New York Times columnist Bill Keller (and former editor-in-chief) put congestion pricing squarely back in the public eye today, with his column backing a plan by noted transportation expert Sam Schwartz.
Schwartz -- known to the masses as "Gridlock Sam"-- is a former New York City traffic commissioner who has long advocated congestion pricing.
Schwartz's plan -- which he's been showing around the city to private groups -- would reduce the costs of some tolls and raise others. That would make driving outside of Manhattan easier and driving into Manhattan south of 60th Street much more costly.
The East River Bridges -- Brooklyn, Ed Koch/Queensboro, Manhattan, and Williamsburg, would have a $7 cash toll, and an $5 EZPass toll. Other bridges -- like the Verrazano, the RFK, and the Bronx Whitestone Bridge would be cheaper.
These tolls and other fees (like ending a parking tax rebate for Manhattanites and adding a taxi surcharge on cab rides south of 86th Street) could raise as much as $1.2 billion annually, Schwartz argues -- money that would then be spent on improving transit and roads.
Schwartz would then target that money to reduce transit fares and to launch new transit lines -- particularly bus rapid transit -- in the outer boroughs where transit service is poor.
Schwartz would also like to see three new pedestrian/bicycle bridges built. One would go from downtown Brooklyn, go through Governors Island and lead to the financial district; another would connect Greenpoint/Long Island City to Manhattan's East Side, and a third would go from Hoboken/Jersey City to Manhattan's West Side.
It's not clear how much political support a plan like this could garner. City Council member Peter Vallone Jr., who represents Astoria, is blunt: "I don't support tolling the East River Bridges," he says. "There are ways to influence congestion without increasing costs to motorists." He'd like to see tolls increase during peak times, but decrease off-hours.
But Kathryn Wylde, the president of the Partnership for New York City says congestion pricing is "something that New York City is going to have to turn to." She adds: "I think that Sam has put forward a very practical approach to mobilizing political support" for it. She says part of the stumbling block in the past has been "you didn’t have any obvious concurrent benefits...that you could point to." This version of the plan -- with its attendant toll reductions and outer borough transit improvements -- "give people a reason to be for it, not simply to be against it."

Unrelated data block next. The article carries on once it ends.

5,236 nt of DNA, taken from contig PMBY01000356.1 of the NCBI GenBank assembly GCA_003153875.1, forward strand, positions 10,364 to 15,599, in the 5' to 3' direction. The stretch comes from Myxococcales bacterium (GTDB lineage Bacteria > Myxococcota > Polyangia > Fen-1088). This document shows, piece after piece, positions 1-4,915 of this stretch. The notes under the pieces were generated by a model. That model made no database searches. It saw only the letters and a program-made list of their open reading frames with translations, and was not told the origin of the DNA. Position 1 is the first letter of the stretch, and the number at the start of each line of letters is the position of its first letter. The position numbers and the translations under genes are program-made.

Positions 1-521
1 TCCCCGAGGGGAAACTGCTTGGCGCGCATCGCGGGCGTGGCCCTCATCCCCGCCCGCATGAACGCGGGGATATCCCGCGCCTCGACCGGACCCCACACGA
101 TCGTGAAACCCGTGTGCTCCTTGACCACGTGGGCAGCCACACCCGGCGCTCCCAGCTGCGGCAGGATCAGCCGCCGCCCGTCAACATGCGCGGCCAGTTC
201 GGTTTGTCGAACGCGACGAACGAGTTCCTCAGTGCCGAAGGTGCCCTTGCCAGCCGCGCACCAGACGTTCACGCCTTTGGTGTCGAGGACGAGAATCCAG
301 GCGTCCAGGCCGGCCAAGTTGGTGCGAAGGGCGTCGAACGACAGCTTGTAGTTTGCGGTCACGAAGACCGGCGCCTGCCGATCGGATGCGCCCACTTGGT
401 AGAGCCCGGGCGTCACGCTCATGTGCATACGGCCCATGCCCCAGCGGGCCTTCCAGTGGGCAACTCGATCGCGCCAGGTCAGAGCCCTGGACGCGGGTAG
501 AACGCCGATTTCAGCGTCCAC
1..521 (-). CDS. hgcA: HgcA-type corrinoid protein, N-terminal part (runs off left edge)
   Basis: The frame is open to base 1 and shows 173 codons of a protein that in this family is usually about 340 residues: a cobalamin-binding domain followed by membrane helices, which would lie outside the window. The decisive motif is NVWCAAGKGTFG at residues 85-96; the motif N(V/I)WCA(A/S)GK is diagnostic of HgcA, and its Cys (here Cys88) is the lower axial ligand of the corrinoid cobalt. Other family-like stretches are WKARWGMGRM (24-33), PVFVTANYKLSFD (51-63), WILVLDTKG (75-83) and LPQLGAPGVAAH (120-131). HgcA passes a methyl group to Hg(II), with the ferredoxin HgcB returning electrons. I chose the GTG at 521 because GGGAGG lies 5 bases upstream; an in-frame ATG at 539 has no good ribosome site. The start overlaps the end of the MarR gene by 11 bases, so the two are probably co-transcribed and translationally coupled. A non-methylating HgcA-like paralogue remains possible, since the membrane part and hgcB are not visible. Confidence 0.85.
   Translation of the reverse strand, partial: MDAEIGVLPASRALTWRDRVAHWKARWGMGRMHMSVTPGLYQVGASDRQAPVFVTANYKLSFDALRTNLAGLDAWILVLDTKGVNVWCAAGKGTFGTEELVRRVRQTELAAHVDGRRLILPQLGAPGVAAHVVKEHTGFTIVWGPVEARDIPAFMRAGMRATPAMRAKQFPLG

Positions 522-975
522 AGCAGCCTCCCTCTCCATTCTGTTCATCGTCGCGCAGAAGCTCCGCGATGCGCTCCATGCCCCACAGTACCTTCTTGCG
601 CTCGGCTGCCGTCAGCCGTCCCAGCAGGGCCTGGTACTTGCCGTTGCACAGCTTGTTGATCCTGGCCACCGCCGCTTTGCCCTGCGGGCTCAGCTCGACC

It's a parity issue, adds Transportation Alternatives head Paul Steely White, who's endorsing the plan. "What you have is a situation where some drivers are paying as much as $11 to take a round trip in their own neighborhoods," he says, "whereas other drivers aren't paying a cent."
The fallout from that is evident in places like downtown Brooklyn, which is inundated with drivers seeking to avoid the Brooklyn Battery Tunnel and its $6.50 toll (or $4.80 for EZPass users) in favor of the free Manhattan and Brooklyn Bridges. Tolling those bridges, White says, would make the system "more rational so drivers aren't toll shopping and driving out of their way for a free bridge or tunnel."
New York City Mayor Michael Bloomberg pushed for congestion pricing in 2007. Although it passed City Council, it died in Albany.
City Hall may like this plan, too. New York City deputy press secretary Marc LaVorgna says of the Schwartz proposal: “The Mayor put forward a comprehensive and bold transportation vision that would have provided billions to create the mass transit system our city needs. But Albany said no, and the MTA continues to struggle.”
But the biggest kick for the plan comes from today's Times Op-Ed page, one of the loudest megaphones you can have.
"You do not have to be an engineer to appreciate the logic," Keller wrote. "The scheme puts the heaviest onus on the solo driver who has ready access to a train, and lowers the cost for drivers who have no alternative. Unlike earlier plans that amounted to a punishing tax on commuters from outlying communities, the Schwartz plan has more affluent neighborhoods (like the plusher parts of Manhattan, Brooklyn and Queens) pay a fair share."